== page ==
Composite video is the first analog colour video signal which used a single channel and a single cable by combining the luminance (brightness) (Y) and chrominance (C).
What Does Composite Mean?
That’s understandable as composite means combining two or more elements to make into one.
Composite video is usually marked as a yellow cable or input port in the receiver equipment.
Composite video is also known as Radio Corporation of America (RCA) video.
It’s origin could be traced to the early 1940s and is the oldest type of A/V connector still in use.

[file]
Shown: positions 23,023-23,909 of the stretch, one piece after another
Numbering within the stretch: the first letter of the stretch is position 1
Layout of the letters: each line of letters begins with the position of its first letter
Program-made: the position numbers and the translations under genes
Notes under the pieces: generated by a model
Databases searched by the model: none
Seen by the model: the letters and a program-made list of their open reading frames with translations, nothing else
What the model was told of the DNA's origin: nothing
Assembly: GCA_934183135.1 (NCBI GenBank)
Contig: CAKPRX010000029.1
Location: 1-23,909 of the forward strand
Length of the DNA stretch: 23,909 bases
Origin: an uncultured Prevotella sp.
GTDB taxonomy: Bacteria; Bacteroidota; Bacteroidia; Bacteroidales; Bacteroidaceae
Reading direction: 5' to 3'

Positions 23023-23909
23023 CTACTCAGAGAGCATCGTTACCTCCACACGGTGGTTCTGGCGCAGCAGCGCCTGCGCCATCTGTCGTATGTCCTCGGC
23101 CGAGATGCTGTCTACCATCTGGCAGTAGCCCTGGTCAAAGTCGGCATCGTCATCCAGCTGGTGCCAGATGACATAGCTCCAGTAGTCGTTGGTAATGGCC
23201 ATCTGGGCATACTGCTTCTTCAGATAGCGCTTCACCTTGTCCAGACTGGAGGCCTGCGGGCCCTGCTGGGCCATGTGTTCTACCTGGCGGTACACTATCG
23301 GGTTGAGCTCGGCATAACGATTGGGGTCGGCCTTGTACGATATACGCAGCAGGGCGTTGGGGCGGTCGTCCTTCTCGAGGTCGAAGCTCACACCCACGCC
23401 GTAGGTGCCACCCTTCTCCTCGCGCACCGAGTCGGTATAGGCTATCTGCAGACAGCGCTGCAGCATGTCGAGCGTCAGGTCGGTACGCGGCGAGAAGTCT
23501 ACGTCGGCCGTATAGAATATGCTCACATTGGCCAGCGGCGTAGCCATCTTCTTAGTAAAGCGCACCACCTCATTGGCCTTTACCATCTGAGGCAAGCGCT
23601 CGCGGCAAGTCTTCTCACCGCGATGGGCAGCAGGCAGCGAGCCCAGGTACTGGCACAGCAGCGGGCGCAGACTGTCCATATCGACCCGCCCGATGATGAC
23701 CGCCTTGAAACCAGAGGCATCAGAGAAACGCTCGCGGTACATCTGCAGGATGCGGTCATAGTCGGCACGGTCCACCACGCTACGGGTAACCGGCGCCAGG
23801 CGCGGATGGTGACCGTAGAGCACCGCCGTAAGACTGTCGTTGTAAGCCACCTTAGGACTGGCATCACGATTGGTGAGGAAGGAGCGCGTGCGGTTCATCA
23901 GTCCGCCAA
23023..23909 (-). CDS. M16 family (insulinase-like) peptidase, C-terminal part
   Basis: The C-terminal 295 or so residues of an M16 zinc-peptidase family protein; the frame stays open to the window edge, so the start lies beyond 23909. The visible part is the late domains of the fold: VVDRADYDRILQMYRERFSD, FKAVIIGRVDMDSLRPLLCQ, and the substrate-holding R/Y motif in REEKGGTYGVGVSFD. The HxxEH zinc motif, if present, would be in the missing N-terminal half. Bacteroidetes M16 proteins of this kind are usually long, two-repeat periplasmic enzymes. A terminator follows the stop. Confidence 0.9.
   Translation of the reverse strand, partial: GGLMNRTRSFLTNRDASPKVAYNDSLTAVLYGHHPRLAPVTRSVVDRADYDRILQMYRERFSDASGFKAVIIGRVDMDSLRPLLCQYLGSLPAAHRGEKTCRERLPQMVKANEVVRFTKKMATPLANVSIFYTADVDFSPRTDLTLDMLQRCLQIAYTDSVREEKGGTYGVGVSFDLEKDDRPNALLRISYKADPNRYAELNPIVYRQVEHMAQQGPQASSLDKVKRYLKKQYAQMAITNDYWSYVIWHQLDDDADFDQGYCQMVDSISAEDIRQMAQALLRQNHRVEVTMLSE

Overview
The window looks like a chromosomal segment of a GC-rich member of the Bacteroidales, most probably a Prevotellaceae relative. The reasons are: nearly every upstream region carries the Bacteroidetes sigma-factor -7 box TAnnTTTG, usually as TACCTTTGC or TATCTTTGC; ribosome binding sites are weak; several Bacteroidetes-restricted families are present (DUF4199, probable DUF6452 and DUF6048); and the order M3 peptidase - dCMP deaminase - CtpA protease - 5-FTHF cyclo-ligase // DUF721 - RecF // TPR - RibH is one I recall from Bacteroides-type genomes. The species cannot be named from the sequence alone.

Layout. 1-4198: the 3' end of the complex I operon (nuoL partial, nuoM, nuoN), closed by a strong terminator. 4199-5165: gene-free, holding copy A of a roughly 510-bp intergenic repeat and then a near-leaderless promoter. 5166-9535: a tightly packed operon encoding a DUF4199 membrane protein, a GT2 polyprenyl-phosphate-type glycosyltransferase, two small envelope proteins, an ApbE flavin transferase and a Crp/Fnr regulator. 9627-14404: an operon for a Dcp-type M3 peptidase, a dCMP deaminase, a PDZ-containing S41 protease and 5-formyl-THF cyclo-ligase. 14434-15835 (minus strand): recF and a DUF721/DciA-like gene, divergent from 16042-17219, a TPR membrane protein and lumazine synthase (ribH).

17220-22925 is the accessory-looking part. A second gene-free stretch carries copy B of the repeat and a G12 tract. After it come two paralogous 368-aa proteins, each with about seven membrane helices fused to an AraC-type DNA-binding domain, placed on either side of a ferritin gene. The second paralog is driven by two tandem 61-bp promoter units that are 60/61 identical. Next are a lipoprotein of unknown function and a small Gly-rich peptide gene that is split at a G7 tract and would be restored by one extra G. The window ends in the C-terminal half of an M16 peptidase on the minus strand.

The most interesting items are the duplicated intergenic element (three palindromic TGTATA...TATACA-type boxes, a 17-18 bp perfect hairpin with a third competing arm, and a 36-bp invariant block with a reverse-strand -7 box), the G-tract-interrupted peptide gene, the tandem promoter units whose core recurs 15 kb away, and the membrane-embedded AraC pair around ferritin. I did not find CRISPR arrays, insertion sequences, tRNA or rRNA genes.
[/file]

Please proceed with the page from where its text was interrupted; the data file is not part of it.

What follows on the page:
The design of the connector has changed over the years, but its function remains the same and they come with coaxial cables.
The audio signal that accompanies a composite video signal is split into two. Audio Left (L) which has a white-coloured poured and Audio Right (R) with a red-coloured port.
Composite video connections are still found in older and newer television sets to facilitate the use of old equipment like VCR or cable boxes.
However, those desiring higher quality analog video has dispensed with it to use S-Video or component video.
The main advantage of composite video is bandwidth is saved and fewer connection ports are required.
Component video for instances uses three coaxial cables just for video and two for audio, making it five cables altogether.